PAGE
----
Document Type

Journal Article


John Wiley and Sons, Ltd


Centre for Marine Ecosystems Research / School of Science




Institute of Biological, Environmental and Rural Sciences PhD studentship

Marie Curie Career Integration Grant. Grant Number: PCIG10-GA-2011-303685

Aberystwyth University Research Fund. Grant Number: 1211Z-01

Natural Environment Research Council of the UK. Grant Number: NE/K008439/1


King, N. G., Wilcockson, D. C., Webster, R., Smale, D. A., Hoelters, L. S., & Moore, P. J. (2018). Cumulative stress restricts niche filling potential of habitat‐forming kelps in a future climate. Functional Ecology, 32(2), 288-299.


Climate change is driving range contractions and local population extinctions across the globe. When this affects ecosystem engineers the vacant niches left behind are likely to alter the wider ecosystem unless a similar species can fulfil them.
Here, we explore the stress physiology of two coexisting kelps undergoing opposing range shifts in the Northeast Atlantic and discuss what differences in stress physiology may mean for future niche filling.
We used chlorophyll florescence (Fv/Fm) and differentiation of the heat shock response (HSR) to determine the capacity of the expanding kelp, Laminaria ochroleuca, to move into the higher shore position of the retreating kelp, Laminaria digitata. We applied both single and consecutive exposures to immersed and emersed high and low temperature treatments, replicating low tide exposures experienced in summer and winter.
No interspecific differences in HSR were observed which was surprising given the species’ different biogeographic distributions. However, chlorophyll florescence revealed clear differences between species with L. ochroleuca better equipped to tolerate high immersed temperatures but showed little capacity to tolerate frosts or high emersion temperatures.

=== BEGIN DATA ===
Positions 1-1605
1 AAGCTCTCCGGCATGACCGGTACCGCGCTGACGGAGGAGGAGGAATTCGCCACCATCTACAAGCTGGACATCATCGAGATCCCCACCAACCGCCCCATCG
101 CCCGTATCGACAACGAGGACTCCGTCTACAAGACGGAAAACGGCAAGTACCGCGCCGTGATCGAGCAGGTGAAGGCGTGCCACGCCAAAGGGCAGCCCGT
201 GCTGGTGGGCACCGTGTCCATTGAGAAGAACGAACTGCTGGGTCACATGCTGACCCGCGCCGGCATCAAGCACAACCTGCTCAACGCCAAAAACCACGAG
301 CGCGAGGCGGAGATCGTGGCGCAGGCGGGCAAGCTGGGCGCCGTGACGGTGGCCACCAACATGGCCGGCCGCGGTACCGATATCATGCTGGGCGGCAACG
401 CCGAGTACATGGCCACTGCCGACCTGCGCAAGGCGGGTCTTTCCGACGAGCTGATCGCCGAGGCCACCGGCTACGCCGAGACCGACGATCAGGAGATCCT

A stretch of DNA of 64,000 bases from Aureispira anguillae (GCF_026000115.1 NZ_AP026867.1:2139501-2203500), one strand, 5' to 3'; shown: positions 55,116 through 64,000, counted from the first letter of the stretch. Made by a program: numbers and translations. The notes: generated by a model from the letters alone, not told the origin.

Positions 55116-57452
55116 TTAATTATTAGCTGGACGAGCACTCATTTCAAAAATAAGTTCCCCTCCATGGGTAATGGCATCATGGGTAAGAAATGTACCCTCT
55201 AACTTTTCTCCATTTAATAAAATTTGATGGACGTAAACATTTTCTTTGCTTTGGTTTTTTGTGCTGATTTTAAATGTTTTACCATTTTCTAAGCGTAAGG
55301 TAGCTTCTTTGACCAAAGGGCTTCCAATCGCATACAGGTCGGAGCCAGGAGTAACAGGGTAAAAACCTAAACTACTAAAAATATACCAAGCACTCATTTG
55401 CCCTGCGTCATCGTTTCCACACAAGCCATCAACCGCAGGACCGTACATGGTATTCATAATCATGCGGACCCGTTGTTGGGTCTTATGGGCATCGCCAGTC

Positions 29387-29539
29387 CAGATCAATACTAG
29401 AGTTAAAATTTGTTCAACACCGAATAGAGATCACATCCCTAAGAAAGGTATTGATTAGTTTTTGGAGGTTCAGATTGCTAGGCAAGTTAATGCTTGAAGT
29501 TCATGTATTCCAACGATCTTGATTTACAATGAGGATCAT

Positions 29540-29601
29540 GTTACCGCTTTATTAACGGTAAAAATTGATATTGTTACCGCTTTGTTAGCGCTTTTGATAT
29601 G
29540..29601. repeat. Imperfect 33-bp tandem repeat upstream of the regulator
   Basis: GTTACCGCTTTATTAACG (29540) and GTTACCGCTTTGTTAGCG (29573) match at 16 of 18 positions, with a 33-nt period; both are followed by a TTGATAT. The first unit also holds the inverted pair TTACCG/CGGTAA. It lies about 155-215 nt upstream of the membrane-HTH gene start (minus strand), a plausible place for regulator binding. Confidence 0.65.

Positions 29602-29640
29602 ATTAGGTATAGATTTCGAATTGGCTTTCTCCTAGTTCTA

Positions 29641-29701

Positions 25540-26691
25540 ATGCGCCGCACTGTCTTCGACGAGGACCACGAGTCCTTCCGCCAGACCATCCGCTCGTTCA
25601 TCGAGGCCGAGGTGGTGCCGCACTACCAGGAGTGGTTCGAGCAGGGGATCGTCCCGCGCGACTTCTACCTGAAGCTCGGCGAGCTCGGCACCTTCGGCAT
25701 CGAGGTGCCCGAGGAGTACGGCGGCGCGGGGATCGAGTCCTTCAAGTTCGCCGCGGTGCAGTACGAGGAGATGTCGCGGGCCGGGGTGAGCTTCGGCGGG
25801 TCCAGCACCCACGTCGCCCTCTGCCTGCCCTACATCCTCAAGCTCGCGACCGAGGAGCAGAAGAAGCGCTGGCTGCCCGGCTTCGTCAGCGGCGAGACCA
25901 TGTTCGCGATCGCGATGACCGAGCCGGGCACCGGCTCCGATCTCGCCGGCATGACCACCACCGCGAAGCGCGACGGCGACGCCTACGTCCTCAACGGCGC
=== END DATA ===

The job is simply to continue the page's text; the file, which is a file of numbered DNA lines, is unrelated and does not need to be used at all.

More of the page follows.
Many patterns observed were only apparent after consecutive exposures. Such cumulative effects have largely been overlooked in tolerance experiments on intertidal organisms despite being more representative of the stress experienced in natural habitats. We therefore suggest future experiments incorporate consecutive stress into their design.
Climate change is predicted to result in fewer ground frosts and increased summer temperatures. Therefore, L. ochroleuca may be released from its summer cold limit in winter but still be prevented from moving up the shore due to desiccation in the summer. Laminaria ochroleuca will, however, likely be able to move into tidal pools. Therefore, only partial niche filling by L. ochroleuca will be possible in this system as climate change advances.



Creative Commons License

Creative Commons Attribution 4.0 License
This work is licensed under a Creative Commons Attribution 4.0 License.